It would seem that of the many aspects of managing a rental property, the security deposit is the simplest. However, there is still much that a Georgetown property owner has to learn about handling a tenant’s security deposit correctly. Unlike a rental payment, a security deposit is not part of your investment income. Instead, there are rules for accepting, depositing, and reimbursing security deposit funds legally. It is also important to know how much you can charge and what you can legally and ethically use the security deposit to pay for when the tenant moves out. This article lays out the basics of security deposits so you can be guided in handling them from start to finish.
Determining How Much to Charge
One big decision rental property owners have to make before starting to advertise their rental is to determine how much to ask for in a security deposit. There are many states that leave this decision up to the landlord. Knowing this, you should make sure to check your state and local laws if there are any limits on how much you can charge before you finalize a figure. It is a common practice to ask the tenants for an amount similar to one month’s rent. If applicable, you can also ask for a cleaning deposit or a pet deposit. You can research and compare what other landlords in your neighborhood charge so you can maintain a competitive rental rate. If you ask too much for a security deposit, potential tenants might balk and leave.
Handling Security Deposit Funds
After receiving the security deposit funds, you have to know the rules in your state about where to keep them. Some states require landlords to keep the security deposit in a separate, interest-bearing bank account. Others let landlords choose from some options for where to secure the funds. No matter which state you live in, you must keep careful records that show where the funds are held. You should also not spend them except when you have a legal, documented reason to do so.
When You Can (Legally) Keep Security Deposit Funds
There are a few specific situations that allow most landlords to keep and use a tenant’s security deposit funds. The most usual one is to pay for any repair of damages to the property beyond normal wear and tear. For example, a broken appliance, big holes in the walls, or excessively stained carpet may all be ethical reasons to keep a tenant’s security deposit. However, if that carpet is more than seven years old, and was already due for replacement for your next tenant, it would be illegal to withhold the security deposit to cover the cost of the replacement.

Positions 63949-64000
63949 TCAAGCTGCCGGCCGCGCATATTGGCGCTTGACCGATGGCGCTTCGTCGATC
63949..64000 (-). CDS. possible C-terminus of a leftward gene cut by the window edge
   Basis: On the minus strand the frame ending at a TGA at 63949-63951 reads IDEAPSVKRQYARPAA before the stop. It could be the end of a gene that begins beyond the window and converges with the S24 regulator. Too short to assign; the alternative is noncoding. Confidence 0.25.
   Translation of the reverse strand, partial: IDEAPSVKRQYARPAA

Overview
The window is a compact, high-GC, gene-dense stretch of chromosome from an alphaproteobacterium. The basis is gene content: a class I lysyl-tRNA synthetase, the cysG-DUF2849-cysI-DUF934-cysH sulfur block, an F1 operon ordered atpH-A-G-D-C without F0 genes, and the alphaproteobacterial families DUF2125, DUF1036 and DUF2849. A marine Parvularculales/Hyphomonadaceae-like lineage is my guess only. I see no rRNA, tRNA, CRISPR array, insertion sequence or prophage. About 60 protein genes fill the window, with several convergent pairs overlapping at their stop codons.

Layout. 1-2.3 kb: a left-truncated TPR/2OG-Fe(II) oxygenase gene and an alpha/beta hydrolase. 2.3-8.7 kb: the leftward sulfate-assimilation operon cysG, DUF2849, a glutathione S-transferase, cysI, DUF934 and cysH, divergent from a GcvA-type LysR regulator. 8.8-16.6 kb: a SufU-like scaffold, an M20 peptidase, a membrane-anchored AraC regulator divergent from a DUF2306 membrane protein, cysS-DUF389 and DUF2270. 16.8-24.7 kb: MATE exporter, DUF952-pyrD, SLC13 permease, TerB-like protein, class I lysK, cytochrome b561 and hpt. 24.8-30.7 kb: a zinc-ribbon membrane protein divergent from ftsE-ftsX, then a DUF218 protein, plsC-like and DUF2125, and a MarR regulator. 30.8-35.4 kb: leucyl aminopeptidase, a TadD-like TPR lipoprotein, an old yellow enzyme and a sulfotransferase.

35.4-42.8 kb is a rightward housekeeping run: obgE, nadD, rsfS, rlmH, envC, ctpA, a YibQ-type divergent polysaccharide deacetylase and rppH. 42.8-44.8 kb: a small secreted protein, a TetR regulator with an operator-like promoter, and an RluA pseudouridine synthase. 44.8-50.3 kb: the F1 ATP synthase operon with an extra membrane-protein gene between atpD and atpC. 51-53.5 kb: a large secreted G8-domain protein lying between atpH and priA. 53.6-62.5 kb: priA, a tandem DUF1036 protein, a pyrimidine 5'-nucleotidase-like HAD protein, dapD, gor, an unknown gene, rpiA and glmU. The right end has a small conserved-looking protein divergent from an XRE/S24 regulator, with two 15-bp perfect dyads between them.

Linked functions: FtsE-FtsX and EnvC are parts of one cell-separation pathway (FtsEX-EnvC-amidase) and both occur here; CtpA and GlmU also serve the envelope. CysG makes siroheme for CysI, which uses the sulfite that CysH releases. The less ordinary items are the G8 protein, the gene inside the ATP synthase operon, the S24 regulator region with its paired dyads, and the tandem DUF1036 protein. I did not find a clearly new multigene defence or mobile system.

A tenant’s security deposit may also be used to cover cleaning costs, unpaid bills, and on rare occasions, a broken lease or nonpayment of rent. Some states, though, do not permit landlords to withhold security deposit funds as settlement for unpaid fines or late fees, so be sure to comply with the regulations in your location.
Security Deposit Refunds
As soon as your tenant moves out, you will have to determine how much of their security deposit will be refunded. If all the lease terms have been met, it is the landlord’s responsibility to return the refundable amount of the security deposit in full. In most states, the refund has to be issued within 30 days or less. If you need to withhold any portion of the security deposit, make sure you have an itemized list of the repairs that were paid for with the funds.
One of the best practices of rental property management is providing clear communication to your tenants of any funds withheld so as to avoid misunderstanding or legal action. This should be done regardless of state requirements. Also, if a property owner withholds the security deposit or an accounting record with a bill for amounts exceeding the deposit longer than the timeline permitted by law, that property owner can be held liable to pay the tenant up to three times the amount of the deposit as a penalty.
So you see, security deposit issues can really be more complicated than they appear to be. This is why rental property owners bank on the expertise of the professionals at Real Property Management DC Metro. Our Georgetown property management professionals are well versed in the laws in your state. They can assist you in handling your security deposit, rent, and other matters with your tenant in an ethical, legal manner. Would you like to learn more? Contact us online or call at 202-269-0303 today!
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